Glue boards are not necessary inside "tin cats" ... they are designed specifically to only allow rodents to go in, not out. Once a mouse goes in, it is in the trap for good. That being said, there are two types of tin cats - one with a solid metal lid, the other with a clear plastic window. I prefer to use glue boards in the ones with the solid lids to ensure nothing jumps out at me when I'm checking the traps on a regular basis... but they aren't necessary. A secondary benefit of glue boards is that you may be able to identify certain types of insects that may be running around your facility. You need to weigh the benefit vs. the cost of placing glue boards in all of the traps and replacing them as they get dirty.
We use a combination of in-house checks and an outside Pest Control Operator. Our PCO comes in every other week, checks all the traps, the bait stations outside, all of that. Then, a trained designated employee will go around and quickly check the traps daily to see if there's any activity, and that they are all in the correct position based upon our maps.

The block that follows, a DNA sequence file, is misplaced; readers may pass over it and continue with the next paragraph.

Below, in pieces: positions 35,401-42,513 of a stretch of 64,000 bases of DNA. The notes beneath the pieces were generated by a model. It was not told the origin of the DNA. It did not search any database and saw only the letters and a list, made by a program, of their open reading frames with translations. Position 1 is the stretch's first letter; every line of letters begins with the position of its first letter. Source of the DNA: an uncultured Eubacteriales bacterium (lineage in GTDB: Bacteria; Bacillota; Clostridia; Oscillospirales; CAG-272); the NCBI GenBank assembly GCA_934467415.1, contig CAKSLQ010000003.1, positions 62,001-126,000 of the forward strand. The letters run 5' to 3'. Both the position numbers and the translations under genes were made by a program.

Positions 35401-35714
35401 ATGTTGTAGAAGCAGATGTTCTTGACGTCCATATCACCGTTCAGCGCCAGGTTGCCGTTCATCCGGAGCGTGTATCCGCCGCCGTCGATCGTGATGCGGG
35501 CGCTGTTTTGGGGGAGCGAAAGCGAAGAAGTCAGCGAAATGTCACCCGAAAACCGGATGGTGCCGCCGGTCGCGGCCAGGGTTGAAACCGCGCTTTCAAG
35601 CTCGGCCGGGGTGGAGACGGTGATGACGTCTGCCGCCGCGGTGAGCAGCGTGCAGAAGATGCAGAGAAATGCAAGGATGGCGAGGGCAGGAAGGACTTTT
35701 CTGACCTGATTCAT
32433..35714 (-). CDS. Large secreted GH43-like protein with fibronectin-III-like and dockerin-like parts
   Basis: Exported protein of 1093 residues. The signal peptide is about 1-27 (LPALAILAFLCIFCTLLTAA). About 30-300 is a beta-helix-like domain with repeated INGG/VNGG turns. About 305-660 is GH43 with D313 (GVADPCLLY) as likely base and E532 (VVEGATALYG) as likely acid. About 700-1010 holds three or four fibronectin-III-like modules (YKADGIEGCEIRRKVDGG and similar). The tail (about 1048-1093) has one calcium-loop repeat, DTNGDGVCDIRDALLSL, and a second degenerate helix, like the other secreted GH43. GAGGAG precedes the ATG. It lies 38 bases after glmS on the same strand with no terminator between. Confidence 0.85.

Make sure you have documented training for anyone who is performing this task. If you do have outside bait stations and are using any pesticides, this will require a great deal more training, MSDS sheets, info sheets, a register of acceptable pesticides, and training of your employees as to
A) What to do if they see bait that has fallen out of the traps for some reason
B) The fact that bait is a controlled chemical and only trained, qualified individuals should handle it
C) what to do in the event they accidentally handle it
D) the fact that it is not allowed in any processing areas.